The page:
This record is in review state, the data has not yet been validated.
Complex magmatic-tectonic interactions during the 2020 Makushin Volcano, Alaska, earthquake swarm
- Journal Article
On June 15, 2020, at 21:16 UTC, a locally-felt earthquake of magnitude 4.2 struck Unalaska Island, Alaska, ∼15 km west of the town of Unalaska and the large fishing port of Dutch Harbor. The event was followed by a M4.1 earthquake at 00:34 UTC and several M3+ aftershocks, initiating a prolific sequence with hundreds of earthquakes recorded into late December. The earthquakes all locate about 12 km southeast of the summit of Makushin Volcano at 7 to 10 km depth. To date, no eruptive activity or other surface changes have been observed at the volcano in webcam images, GPS or InSAR. Seismic bursts close to volcanoes are often associated with the onset of unrest that can lead to eruption. However, determining whether seismicity reflects magmatic rather than tectonic stresses is often challenging, although critical for hazard assessments and risk management strategies. To investigate the triggering mechanisms of the recent Makushin seismicity, we integrate information from space-time patterns of the earthquake hypocenters with their fault-plane solutions. We relocate the swarm events using double-difference relocation techniques and a 3D velocity model and find that the earthquakes, although they seem to follow two predominant orientations (NW-SE and SW-NE), do not show clear clustering into preferred alignments. Similarly, we do not observe pronounced migration in time and space. Fault-plane solutions (FPS) for all but one M2.5+ earthquakes have P-axis orientations consistent with subhorizontal NW-SE oriented regional maximum compression, whereas many of the lower-magnitude earthquakes have P-axes perpendicular to regional maximum compression. This provides evidence for the presence of a local stress field likely induced by magma intrusion. Results from Coulomb stress modeling are also consistent with dike inflation modulated by stresses induced by the M4+ earthquakes. The seismic swarm is thus likely linked to a superposition of driving stresses from both magmatic and tectonic processes on pre-existing faults. The case of the 2020 Makushin swarm, with its unusual characteristics, challenges traditional swarm classification schemes and suggests that a reconsideration of the definition of seismic swarms as having the maximum magnitude event in the middle of the swarm is warranted. Show more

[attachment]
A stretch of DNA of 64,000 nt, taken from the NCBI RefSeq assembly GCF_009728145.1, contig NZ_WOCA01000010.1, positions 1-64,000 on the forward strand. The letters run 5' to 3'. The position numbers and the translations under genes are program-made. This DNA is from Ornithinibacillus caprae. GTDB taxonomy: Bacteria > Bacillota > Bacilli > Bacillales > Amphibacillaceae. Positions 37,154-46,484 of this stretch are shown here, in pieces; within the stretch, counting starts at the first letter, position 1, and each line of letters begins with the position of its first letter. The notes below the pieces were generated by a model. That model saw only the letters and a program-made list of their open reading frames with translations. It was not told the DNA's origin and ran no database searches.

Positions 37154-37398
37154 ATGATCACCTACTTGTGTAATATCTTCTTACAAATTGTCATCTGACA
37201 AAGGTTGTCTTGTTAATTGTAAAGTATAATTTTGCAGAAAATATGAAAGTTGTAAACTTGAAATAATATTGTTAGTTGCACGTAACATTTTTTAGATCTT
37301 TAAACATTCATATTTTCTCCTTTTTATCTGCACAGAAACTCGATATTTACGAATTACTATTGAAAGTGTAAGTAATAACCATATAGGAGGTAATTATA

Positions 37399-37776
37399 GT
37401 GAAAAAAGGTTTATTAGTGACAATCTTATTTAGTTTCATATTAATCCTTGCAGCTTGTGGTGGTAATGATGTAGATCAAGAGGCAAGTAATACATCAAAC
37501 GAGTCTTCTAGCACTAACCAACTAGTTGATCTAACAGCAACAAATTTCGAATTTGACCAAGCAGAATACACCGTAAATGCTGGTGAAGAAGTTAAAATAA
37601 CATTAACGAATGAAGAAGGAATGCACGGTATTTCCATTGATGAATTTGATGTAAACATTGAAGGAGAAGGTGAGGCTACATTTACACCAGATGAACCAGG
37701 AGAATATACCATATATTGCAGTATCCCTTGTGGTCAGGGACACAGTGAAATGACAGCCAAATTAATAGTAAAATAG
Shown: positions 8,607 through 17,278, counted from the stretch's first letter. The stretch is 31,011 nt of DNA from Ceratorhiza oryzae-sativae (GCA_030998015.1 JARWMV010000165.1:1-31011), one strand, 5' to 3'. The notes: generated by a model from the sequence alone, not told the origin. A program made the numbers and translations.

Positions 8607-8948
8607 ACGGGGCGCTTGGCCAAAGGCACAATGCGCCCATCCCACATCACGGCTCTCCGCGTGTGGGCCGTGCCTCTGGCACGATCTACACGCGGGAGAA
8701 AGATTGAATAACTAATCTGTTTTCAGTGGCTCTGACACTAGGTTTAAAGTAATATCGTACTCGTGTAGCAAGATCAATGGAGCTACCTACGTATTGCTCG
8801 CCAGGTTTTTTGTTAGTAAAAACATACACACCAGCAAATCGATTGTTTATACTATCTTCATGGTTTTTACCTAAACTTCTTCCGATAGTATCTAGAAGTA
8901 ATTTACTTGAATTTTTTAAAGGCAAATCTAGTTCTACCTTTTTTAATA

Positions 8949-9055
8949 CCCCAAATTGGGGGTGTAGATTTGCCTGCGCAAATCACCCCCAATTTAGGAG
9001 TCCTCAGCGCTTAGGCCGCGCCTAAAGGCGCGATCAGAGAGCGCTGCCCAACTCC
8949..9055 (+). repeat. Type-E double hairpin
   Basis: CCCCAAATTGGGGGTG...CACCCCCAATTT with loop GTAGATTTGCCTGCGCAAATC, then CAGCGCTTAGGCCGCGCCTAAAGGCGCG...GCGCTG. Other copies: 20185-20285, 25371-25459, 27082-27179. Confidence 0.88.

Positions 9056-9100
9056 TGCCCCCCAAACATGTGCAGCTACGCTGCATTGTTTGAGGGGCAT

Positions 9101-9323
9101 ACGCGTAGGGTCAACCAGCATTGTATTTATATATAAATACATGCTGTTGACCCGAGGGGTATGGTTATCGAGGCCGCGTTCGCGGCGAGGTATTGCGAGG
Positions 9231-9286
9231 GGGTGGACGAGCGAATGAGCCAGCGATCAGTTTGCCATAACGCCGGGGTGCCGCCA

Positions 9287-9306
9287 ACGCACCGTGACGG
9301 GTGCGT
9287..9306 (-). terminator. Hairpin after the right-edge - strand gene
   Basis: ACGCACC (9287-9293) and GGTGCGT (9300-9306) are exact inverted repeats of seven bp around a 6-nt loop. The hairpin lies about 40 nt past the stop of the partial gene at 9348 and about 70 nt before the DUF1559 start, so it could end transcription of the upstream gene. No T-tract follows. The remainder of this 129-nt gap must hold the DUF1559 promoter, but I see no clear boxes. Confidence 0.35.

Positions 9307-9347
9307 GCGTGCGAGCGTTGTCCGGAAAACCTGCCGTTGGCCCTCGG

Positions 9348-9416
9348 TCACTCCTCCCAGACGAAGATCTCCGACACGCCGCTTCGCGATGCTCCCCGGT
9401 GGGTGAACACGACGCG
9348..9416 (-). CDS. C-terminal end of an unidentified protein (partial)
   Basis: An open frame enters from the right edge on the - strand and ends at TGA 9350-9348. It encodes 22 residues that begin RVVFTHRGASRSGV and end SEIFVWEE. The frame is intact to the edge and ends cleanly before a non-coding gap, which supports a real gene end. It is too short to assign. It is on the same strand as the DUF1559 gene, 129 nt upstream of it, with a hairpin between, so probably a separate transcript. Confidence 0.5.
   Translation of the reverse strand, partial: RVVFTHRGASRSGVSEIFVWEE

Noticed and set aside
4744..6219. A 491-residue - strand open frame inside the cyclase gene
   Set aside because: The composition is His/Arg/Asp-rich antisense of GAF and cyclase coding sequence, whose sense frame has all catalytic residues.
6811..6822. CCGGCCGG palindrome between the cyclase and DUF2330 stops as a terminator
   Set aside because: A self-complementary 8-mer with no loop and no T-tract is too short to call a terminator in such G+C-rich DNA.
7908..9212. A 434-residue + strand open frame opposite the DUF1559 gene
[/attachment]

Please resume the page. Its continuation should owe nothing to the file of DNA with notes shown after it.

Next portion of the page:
Journal / seriesEarth and Planetary Science Letters
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